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Sport In The North: Katrina Krawec Moved To Nunavut, Canada To Become Development Officer

Katrina Krawec | Sport and Recreation Development Officer | Nunavut

An interesting thing to note about Nunavut is there are no roads connecting any of the 25 communities, so you have to fly everywhere!

Katrina Krawec

Sport and Recreation Development Officer

Nunavut

× The interview with Katrina Krawec was conducted via a typed conversation. Editing changes were made to make it easier to read while maintaining the voice of the interview.

Tell us about your role as the Sport and Recreation Development Officer of the Nunavut.

Sport and Recreation Division staff work together in three main areas:

  1. Major Games: Team Nunavut attends five major games: Arctic Winter Games, Canada Summer Games, Canada Winter Games, North American Indigenous Games, and Western Canada Summer Games. All of these games rotate on different cycles, taking place every 2-, 3-, or 4-years, and planning for each set of games actually begins years in advance. The Sport and Recreation Division coordinates Team Nunavut’s participation in all of these games.
  2. Stakeholder Support: The Sport and Recreation Division supports various sport and recreation stakeholders across the territory, including municipalities, Territorial Sport and Recreation Organizations, community sport organizations, and other non-profit organizations, through funding, consulting, resource development, etc.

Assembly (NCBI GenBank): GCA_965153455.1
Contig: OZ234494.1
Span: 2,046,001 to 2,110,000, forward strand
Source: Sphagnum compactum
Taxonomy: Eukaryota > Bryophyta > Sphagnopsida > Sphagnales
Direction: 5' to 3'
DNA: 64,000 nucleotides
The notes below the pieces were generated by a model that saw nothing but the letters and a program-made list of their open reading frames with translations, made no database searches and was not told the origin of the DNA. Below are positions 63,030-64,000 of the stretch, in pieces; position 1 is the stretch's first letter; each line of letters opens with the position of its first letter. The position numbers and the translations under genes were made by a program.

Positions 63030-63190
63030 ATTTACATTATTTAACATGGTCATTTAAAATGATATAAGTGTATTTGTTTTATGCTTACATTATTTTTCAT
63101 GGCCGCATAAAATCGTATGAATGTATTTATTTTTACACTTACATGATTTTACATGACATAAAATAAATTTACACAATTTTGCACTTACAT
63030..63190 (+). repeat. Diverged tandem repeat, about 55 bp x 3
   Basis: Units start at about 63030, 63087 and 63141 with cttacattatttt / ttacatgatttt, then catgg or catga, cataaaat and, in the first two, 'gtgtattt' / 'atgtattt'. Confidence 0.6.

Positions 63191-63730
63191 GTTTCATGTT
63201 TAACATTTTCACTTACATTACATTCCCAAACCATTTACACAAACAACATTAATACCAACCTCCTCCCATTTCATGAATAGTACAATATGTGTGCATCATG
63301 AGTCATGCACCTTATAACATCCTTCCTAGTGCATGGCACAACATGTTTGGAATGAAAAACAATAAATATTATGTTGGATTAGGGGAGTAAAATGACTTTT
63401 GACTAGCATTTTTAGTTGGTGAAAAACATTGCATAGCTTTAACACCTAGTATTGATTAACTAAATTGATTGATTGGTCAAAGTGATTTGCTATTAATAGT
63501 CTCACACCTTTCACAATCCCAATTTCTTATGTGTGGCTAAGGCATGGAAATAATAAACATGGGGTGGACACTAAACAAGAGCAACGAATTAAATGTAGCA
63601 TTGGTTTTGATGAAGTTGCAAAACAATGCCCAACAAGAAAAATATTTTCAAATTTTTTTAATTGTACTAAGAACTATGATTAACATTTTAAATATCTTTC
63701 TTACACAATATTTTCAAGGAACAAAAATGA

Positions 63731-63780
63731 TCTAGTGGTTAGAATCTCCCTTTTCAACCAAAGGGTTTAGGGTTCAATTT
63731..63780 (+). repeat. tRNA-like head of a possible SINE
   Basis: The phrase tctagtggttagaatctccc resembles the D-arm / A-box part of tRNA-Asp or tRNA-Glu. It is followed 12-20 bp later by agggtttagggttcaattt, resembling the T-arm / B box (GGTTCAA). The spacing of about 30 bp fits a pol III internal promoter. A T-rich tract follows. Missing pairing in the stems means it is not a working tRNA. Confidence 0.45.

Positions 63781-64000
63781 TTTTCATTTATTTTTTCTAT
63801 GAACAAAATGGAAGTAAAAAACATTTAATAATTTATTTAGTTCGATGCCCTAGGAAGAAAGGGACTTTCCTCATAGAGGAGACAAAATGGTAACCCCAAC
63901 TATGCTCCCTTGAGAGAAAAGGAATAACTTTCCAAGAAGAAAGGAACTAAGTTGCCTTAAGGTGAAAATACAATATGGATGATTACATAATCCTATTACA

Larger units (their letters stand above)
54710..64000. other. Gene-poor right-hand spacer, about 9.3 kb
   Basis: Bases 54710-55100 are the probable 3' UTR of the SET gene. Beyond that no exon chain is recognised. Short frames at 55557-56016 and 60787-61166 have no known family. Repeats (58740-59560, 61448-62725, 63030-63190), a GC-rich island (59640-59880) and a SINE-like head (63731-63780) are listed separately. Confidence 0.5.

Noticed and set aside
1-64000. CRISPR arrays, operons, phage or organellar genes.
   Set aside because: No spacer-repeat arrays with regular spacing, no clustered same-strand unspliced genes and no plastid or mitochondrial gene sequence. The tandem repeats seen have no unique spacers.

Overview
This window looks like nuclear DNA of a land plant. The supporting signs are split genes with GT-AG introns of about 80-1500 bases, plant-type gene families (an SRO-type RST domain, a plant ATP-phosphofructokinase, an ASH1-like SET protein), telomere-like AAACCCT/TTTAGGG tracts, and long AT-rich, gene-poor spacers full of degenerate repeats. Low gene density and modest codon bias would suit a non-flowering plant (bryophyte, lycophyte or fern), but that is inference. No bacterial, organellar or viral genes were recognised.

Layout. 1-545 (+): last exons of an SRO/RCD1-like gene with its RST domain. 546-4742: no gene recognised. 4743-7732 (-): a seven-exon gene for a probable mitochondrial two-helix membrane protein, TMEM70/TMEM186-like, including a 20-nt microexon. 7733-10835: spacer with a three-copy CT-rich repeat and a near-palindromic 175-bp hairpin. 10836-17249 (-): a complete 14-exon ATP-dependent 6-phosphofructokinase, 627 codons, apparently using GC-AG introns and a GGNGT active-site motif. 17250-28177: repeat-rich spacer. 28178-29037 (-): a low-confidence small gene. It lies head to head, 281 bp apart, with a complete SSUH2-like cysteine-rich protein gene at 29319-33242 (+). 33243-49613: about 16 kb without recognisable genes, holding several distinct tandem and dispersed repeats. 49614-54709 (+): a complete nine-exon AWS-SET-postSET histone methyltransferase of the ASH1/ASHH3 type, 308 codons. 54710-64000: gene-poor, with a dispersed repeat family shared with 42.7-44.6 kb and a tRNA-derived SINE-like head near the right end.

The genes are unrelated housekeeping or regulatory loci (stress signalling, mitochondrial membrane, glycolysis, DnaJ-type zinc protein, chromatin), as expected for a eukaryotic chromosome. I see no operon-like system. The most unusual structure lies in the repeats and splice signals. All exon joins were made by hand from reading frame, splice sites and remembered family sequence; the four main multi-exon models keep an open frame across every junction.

3. Policy Development: The Sport and Recreation Division develops, implements, and evaluates sport and recreation policies for the Division and our stakeholders.

What does a typical day look like for you?

When people hear “Sport and Recreation” in my job title, they often picture event planning and on-the-groundwork with athletes and coaches. Although I am fortunate to get to attend major games with Team Nunavut as part of my job, my role largely involves being in the office and interacting with coworkers and other stakeholders to advance work in the different areas I described above.

An interesting thing to note about Nunavut is there are no roads connecting any of the 25 communities, so you have to fly everywhere! Further, the Sport and Recreation Division is divided into three offices, one in each region of the territory. Since it is very expensive and time-consuming to travel around the territory, a lot of work is done by e-mail and phone, rather than in person.

When was the point you realized that you were meant to do this career? Take us through that realization.

As I am sure is very common for people who work in the sports industry, I grew up playing sports. When it came time to go to university, I decided to take Kinesiology because it seemed to be the most interesting and relevant to my life. While at university, I realized that I gravitated towards sport management courses and afterwards I ended up completing my master’s degree in sport management. It was through my master’s coursework and the thesis-writing process that I honed in on my interest in policy, inclusion, and sport for development, and I am extremely lucky to have found a job that supports these interests.